The June 2020 virtual seminar held by the Auschwitz Institute’s Africa Programs Office (APO) for Zambian government officials, part of AIPG’s Jo Cox Memorial Grant which is funded with UK aid from the British people, resulted in the launch of the Zambian National Committee for the Prevention of Mass Atrocities and the adoption of a National Action Plan for the Prevention of Identity Based Violence. The online event also led to the production of valuable resources for atrocity prevention professionals. These three tools, like the seminar that inspired them, focus specifically on the risks, impacts, and prevention of identity-based violence (IBV) in Zambia.
The first resource, a case study, works to identify factors that have the potential to drive identity-based conflicts and violence with a view to finding opportunities and developing interventions to find redress in Zambia. The document is intended to inspire discussions among national-level policymakers that will lead to the creation of legal and policy frameworks for action to prevent future incidents of IBV.
Second, AIPG’s APO has produced a policy paper on IBV prevention in Zambia. This document, organized into seven distinct sections, covers a wide range of information. The paper begins by providing a brief overview of Zambia’s historical context and the concept of identity-based violence itself. The subsequent sections are devoted to the specific dynamics that appear in Zambian society that have the potential to drive further IBV. The latter half of the policy paper covers relevant legal frameworks, policy documents, and programs that the government has produced and adopted that are relevant to the prevention of IBV. The paper then concludes with a series of policy and practical recommendations made for the Government of Zambia, Zambian political parties, international development entities, and civil society.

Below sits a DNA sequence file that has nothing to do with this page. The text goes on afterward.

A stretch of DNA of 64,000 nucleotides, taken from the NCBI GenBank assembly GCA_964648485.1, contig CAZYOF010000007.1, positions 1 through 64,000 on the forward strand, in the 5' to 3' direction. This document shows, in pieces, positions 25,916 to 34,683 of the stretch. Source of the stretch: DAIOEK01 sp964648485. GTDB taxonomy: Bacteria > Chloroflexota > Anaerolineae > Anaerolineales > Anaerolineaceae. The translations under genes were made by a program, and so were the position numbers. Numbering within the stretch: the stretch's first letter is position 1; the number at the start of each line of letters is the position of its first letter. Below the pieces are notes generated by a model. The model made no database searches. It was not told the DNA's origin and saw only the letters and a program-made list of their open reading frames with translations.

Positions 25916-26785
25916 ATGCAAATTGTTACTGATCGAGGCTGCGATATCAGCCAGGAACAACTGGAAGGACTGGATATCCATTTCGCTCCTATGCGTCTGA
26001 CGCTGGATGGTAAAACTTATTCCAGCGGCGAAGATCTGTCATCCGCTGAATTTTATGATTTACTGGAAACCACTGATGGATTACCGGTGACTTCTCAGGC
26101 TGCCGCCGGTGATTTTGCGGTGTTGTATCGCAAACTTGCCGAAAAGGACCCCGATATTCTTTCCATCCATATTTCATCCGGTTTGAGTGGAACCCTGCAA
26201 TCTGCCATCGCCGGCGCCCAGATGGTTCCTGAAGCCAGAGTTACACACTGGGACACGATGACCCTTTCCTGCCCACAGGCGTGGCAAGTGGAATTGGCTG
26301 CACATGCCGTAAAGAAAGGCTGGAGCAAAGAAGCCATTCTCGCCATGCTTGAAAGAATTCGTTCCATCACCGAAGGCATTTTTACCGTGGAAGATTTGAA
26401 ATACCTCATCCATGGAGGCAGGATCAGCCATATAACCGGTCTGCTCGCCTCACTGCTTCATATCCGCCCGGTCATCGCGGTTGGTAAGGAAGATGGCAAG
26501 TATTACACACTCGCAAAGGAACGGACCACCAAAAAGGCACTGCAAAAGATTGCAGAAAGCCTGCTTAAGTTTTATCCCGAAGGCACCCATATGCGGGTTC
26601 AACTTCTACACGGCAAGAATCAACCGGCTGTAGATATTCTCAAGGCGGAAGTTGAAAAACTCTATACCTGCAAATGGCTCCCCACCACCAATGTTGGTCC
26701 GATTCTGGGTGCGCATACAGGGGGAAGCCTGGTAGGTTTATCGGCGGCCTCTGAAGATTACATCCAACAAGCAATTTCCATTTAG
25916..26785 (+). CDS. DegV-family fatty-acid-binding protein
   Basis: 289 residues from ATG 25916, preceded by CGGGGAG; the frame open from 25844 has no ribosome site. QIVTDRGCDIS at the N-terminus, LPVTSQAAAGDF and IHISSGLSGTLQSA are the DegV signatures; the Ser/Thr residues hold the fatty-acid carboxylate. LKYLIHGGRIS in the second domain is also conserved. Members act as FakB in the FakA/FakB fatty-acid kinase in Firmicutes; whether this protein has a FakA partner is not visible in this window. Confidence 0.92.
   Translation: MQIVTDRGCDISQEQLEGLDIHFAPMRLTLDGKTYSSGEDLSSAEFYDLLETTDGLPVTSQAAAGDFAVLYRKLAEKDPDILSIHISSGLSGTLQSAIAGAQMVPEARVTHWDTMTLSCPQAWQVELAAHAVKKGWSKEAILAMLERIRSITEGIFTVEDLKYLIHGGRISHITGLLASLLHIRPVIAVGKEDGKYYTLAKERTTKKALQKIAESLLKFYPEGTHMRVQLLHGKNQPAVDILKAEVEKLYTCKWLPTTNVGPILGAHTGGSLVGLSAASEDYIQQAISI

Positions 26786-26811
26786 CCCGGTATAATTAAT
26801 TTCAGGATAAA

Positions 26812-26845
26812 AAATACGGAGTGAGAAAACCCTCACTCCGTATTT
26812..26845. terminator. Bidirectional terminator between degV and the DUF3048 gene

Finally, the APO has developed an IBV Prevention Toolkit, which accompanies the policy paper and works as an interactive guide to facilitate prevention-centric training seminars, workshops, and other activities led by governmental, cultural, religious, and civil society organizations in order to further mainstream local IBV prevention. As such, the contents of the Toolkit are distributed across six distinct sections, each representing a programmatic session, with conceptual, methodological, and practical guidance for leaders and facilitators.